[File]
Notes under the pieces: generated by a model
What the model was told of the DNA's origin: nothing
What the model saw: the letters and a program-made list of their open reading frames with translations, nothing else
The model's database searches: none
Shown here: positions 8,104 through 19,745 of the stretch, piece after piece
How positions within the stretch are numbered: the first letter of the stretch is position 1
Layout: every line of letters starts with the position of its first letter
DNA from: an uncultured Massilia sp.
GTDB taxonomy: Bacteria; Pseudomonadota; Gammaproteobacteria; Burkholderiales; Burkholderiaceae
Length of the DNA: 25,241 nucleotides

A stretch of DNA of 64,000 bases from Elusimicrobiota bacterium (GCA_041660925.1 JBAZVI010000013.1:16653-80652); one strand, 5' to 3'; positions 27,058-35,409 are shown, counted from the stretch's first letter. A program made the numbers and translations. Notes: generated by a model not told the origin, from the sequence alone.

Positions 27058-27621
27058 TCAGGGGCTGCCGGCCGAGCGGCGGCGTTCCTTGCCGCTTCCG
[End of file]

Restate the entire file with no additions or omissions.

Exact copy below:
Notes under the pieces: generated by a model
What the model was told of the DNA's origin: nothing
What the model saw: the letters and a program-made list of their open reading frames with translations, nothing else
The model's database searches: none
Shown here: positions 8,104 through 19,745 of the stretch, piece after piece
How positions within the stretch are numbered: the first letter of the stretch is position 1
Layout: every line of letters starts with the position of its first letter
DNA from: an uncultured Massilia sp.
GTDB taxonomy: Bacteria; Pseudomonadota; Gammaproteobacteria; Burkholderiales; Burkholderiaceae
Length of the DNA: 25,241 nucleotides

A stretch of DNA of 64,000 bases from Elusimicrobiota bacterium (GCA_041660925.1 JBAZVI010000013.1:16653-80652); one strand, 5' to 3'; positions 27,058-35,409 are shown, counted from the stretch's first letter. A program made the numbers and translations. Notes: generated by a model not told the origin, from the sequence alone.

Positions 27058-27621
27058 TCAGGGGCTGCCGGCCGAGCGGCGGCGTTCCTTGCCGCTTCCG